Useful Notes: The Middle East
The traditional definition of the Middle East extends from Egypt to Iran, stretching north to Turkey and south to Yemen. More casual uses throw in North Africa as far west as Morocco and (more rarely) even Afghanistan and Pakistan. Some definitions don't include Iraq in Middle East and some don't include Turkey. Also known as the Near East, mainly in texts originating in Europe (both English and foreign texts), the Middle East is the area around Iran, Afghanistan, Turkmenistan and all those other -stans. And Iraq. This can cause a mess for translators as well. So you always better make sure what the author's definition of the term is and preferably attach your own definition if writing about it yourself.
The Middle East is generally considered the "cradle of civilization"; the earliest civilizations in the world (in the modern sense of the word) - Sumerian, Akkadian, Assyrian, Babylonian - developed in Mesopotamia (modern-day Iraq) and the surrounding areas about 5000 years ago; Ancient Egypt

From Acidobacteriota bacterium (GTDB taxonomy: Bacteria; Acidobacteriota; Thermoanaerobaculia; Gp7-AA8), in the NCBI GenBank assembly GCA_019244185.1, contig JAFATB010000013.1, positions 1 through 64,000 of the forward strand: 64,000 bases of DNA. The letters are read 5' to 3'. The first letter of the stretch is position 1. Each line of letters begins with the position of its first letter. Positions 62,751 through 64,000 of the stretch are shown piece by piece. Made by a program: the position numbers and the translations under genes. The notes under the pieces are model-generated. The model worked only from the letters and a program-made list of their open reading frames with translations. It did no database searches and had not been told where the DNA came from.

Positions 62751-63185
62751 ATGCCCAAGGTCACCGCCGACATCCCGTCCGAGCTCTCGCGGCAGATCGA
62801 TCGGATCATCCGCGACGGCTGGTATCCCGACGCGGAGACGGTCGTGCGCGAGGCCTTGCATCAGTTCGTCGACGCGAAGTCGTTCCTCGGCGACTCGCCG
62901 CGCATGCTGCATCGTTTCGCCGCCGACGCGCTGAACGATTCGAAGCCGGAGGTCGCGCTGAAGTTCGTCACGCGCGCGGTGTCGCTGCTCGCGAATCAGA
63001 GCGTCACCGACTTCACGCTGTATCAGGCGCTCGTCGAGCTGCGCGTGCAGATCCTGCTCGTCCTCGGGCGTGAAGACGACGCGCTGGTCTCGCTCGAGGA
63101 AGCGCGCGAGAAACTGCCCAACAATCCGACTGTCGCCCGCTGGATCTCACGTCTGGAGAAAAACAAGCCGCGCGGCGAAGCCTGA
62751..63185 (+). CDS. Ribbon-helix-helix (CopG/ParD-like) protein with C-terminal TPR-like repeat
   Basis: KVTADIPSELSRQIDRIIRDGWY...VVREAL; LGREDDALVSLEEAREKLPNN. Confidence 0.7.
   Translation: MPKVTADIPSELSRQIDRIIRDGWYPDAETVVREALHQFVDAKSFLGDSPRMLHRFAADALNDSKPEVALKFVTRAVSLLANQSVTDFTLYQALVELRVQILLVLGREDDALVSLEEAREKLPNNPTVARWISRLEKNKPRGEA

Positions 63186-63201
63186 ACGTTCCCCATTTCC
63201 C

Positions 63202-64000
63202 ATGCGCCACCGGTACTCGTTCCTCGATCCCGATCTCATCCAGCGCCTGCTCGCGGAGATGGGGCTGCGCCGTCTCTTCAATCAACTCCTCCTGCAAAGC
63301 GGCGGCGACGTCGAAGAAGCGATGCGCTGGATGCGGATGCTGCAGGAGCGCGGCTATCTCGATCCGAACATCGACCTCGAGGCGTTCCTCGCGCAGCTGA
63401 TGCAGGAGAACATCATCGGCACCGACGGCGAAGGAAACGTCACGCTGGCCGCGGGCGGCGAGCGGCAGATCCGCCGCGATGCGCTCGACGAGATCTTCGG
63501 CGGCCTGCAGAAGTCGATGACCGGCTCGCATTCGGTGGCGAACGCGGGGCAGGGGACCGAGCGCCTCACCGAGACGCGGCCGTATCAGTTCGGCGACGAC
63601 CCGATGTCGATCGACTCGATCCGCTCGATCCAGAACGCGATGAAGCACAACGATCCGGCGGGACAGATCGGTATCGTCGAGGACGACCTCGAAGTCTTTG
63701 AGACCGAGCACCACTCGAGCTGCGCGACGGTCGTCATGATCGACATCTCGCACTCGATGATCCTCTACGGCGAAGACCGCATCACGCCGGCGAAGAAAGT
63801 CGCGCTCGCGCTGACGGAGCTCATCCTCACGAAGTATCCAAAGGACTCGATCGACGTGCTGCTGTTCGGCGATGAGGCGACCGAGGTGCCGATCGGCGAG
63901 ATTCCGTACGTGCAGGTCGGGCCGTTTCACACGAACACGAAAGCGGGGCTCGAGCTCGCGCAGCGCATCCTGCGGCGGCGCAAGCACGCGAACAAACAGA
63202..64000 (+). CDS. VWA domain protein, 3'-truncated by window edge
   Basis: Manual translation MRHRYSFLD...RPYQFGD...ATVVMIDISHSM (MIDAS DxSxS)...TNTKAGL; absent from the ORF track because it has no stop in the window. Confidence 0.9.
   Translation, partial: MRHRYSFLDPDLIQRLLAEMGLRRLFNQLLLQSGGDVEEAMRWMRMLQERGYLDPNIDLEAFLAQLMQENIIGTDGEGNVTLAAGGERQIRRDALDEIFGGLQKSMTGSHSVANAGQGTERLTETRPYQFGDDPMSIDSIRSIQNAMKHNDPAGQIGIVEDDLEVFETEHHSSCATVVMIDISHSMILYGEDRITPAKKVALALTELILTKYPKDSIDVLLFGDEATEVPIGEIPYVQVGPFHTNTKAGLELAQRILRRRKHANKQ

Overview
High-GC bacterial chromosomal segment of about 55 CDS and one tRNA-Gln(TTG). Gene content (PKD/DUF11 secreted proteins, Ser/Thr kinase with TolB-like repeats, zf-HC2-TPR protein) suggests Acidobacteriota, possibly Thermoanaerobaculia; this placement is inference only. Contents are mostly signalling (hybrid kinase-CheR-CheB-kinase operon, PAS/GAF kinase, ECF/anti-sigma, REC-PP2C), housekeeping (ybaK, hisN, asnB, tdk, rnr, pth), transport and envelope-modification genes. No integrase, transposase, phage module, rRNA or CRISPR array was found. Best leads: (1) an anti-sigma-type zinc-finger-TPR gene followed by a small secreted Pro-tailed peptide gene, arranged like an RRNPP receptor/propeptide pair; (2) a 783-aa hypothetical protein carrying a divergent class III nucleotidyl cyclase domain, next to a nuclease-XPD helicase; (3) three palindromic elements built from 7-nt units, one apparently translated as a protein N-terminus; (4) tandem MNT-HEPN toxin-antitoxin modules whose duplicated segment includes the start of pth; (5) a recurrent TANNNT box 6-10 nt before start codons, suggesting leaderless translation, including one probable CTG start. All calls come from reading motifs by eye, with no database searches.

showed up at about the same time as Sumer, and Mesopotamian and Egyptian empires would later trade territory in the Levant (Lebanon/Syria/Israel/Jordan). The whole area served as an important trade and cultural center in ancient times.
One should note that not all the Middle East is Saudi Arabia. Some states are more liberal (and desert-covered) than others. Additionally, not everyone in the Middle East is even Muslim as Egyptian Coptic Christians, Israeli Jews, Lebanese Maronite Christians, amongst others, would point out. Likewise, even leaving aside Turkey and Iran (Turks and Persians, respectively), not everyone in the Middle East is Arab, as Berbers, Jews, Kurds, amongst others, would point out.
Also note that the Middle East is not a big desert, as countries like Lebanon, Turkey and Iran are covered with forests and mountains.
Traditional Middle East:
Greater Middle East: